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Mainstream, VOL LVI No 33 New Delhi August 4, 2018

Mandela on Gandhi and Nehru

Tuesday 7 August 2018

The following are excerpts from the letter from prison sent by Nelson Mandela to the Indian Council for Cultural Relations expressing sincere gratitude for the presentation of the Jawaharlal Nehru Award for International Understanding for 1979 to him. We are reproducing the excerpts from the letter as a token of our tribute to him on the occasion of his birth centenary on July 18, 2018.

Our people cannot but feel humble, at the same time proud, that one of their number has been selected to join the distinguished men and women who have been similarly honoured in the past....

In the upsurge of anti-colonial and freedom struggles that swept through Asia and Africa in the post-war period there would hardly be a liberation movement or a national leader who was not influenced, in one way or another, by the thoughts, activities and examples of Pandit Nehru and the All-India Congress. If I may presume to look back on my own political education and upbringing I find that my own ideas were influenced by his experiences...

Like the All-India Congress, one of the premier national liberation movmements of the colonial world, we too began to assess our situation in a global context. We quickly learned the admonition of a great political thinker and teacher that no people in one part of the world could really be free while their brothers in other parts were still under foreign rule....

Our people admired the solidarity the All-India Congress displayed with the people of Ethiopia whose country was being ravaged by Fascist Italy. We observed that undeterred by labels, the All-India Congress courageously expressed its sympathy with Republican Spain. We were inspired when we learnt of the Congress Medical Mission to China in 1938.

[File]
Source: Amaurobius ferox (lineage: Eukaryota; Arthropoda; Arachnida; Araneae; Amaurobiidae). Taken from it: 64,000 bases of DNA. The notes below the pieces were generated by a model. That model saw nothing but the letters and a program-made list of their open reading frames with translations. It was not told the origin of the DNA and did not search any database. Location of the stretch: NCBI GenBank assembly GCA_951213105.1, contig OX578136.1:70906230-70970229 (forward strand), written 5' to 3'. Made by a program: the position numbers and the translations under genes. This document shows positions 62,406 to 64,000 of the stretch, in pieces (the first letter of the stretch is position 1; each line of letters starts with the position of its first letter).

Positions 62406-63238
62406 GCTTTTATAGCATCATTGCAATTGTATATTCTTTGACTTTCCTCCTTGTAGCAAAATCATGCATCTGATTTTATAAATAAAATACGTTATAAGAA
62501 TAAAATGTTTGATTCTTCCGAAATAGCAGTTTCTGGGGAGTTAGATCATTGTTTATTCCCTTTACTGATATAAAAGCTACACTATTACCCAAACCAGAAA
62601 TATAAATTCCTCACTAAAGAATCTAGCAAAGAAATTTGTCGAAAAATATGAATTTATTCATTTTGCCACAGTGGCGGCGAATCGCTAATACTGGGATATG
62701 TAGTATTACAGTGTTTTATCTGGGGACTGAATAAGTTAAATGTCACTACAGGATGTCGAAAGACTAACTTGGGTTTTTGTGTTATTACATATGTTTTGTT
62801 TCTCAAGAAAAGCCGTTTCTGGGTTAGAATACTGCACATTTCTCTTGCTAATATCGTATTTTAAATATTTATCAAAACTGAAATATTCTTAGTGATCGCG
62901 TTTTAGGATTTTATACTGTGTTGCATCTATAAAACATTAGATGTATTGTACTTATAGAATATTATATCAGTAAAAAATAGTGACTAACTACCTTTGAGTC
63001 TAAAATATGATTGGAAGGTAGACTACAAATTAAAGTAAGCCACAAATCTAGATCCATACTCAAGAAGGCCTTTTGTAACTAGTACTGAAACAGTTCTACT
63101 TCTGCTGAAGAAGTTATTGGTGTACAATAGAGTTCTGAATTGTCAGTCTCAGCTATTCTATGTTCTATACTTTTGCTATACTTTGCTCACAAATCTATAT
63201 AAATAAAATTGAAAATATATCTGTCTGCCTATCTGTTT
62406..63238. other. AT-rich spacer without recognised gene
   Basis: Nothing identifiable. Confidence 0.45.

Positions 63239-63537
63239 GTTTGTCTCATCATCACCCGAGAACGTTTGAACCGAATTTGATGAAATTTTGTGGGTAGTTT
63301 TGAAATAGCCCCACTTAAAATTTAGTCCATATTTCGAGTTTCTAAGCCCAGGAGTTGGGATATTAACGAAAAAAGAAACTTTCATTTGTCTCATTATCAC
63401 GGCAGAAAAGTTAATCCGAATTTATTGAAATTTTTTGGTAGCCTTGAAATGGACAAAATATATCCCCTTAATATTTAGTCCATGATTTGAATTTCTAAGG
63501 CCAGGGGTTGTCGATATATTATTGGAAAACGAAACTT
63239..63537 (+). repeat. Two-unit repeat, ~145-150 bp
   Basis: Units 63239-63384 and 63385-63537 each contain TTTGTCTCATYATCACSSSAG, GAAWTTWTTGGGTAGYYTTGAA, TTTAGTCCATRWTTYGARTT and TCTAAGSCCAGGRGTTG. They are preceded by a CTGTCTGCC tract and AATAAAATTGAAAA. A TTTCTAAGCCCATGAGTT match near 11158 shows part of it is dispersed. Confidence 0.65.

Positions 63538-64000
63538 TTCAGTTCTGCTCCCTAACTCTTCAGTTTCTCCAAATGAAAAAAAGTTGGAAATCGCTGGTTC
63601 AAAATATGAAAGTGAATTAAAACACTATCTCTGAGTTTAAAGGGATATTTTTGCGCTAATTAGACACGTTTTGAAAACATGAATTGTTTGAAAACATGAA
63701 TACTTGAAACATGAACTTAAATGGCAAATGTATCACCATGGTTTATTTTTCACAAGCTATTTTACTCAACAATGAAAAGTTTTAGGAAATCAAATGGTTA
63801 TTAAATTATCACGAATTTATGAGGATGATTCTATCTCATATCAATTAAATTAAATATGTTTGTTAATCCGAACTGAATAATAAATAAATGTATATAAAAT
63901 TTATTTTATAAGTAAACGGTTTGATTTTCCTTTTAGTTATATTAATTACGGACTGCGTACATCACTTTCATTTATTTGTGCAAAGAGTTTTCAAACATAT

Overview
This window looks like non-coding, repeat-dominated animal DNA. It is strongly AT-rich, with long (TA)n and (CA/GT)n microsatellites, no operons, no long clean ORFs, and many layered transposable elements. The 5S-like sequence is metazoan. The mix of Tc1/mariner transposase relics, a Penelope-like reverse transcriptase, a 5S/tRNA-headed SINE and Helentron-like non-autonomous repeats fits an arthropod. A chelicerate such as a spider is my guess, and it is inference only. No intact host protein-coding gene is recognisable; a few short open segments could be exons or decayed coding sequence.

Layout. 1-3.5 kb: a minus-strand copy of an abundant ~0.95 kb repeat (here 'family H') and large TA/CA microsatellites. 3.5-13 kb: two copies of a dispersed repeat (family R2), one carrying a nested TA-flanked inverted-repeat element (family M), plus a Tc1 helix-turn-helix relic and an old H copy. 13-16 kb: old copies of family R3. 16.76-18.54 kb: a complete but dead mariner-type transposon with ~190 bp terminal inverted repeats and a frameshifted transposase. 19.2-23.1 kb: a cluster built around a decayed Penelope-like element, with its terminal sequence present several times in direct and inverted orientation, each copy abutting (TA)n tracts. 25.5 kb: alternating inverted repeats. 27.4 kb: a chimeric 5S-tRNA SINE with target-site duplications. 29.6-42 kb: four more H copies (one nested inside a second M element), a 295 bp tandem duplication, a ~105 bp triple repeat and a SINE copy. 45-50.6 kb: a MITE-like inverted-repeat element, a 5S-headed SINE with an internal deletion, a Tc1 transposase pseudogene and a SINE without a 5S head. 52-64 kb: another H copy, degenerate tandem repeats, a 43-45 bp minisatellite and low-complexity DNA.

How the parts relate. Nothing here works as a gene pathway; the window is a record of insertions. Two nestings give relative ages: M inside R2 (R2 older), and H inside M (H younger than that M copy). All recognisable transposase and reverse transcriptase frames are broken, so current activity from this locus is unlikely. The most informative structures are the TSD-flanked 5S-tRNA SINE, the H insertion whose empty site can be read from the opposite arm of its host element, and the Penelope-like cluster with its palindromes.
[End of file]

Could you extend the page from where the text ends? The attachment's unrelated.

We noted that while the imperialist powers were hoping and even actively conniving to thrust the barbaric forces of Nazism against the Soviet Union, Panditji publicly spurned a pressing invitation to visit Mussolini, and two years later he again refused an invitation to Nazi Germany. Instead he chose to go to Czechoslovakia, a country betrayed and dismembered at the infamous Munich deal...

The oldest existing political organisation in South Africa, the Natal Indian Congress, was founded by Mahatma Gandhi in 1904. He became its first Secretary and in 21 years of his stay in South Africa we were to witness the birth of ideas and methods of struggle that have exerted an incalculable influence on the history of the peoples of India and South Africa. Indeed it was on South African soil that Mahatmaji founded and embraced the philosophy of Satyagraha....

After his return to India Mahatmaji’s South African endeavours were to become the cause of the All-India Congress and the people of India as a whole... At the Asian Peoples’ Conference in 1947, at Bandung in 1955, at the Commonwealth deliberations, in the Non-Aligned Movement everywhere and at all times—Panditji and Free India espoused our cause consistently.

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